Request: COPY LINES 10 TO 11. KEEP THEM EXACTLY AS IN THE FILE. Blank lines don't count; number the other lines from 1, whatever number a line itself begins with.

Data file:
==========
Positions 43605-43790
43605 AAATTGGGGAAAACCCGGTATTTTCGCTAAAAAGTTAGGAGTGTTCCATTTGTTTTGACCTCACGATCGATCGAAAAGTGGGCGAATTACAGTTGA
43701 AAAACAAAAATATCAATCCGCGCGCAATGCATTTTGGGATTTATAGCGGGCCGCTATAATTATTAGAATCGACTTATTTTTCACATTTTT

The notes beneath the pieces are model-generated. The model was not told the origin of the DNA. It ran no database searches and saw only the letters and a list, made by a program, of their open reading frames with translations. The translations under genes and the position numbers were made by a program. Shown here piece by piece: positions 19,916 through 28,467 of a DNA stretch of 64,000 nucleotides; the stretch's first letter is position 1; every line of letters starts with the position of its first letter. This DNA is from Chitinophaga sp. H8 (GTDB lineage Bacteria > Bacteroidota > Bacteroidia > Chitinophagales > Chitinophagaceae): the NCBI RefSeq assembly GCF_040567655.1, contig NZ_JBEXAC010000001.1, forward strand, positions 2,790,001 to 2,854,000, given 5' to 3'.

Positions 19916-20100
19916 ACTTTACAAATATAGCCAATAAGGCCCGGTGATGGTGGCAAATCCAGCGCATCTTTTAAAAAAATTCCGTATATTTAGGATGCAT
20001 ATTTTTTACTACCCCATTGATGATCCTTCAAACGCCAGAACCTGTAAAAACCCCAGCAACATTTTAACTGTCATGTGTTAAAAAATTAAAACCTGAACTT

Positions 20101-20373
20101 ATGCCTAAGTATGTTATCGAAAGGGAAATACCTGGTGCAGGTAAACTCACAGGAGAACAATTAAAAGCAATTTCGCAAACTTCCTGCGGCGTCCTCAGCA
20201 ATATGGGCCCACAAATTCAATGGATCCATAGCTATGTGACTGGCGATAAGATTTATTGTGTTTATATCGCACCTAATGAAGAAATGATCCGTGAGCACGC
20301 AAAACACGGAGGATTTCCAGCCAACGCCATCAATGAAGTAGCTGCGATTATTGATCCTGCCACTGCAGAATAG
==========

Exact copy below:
20201 ATATGGGCCCACAAATTCAATGGATCCATAGCTATGTGACTGGCGATAAGATTTATTGTGTTTATATCGCACCTAATGAAGAAATGATCCGTGAGCACGC
20301 AAAACACGGAGGATTTCCAGCCAACGCCATCAATGAAGTAGCTGCGATTATTGATCCTGCCACTGCAGAATAG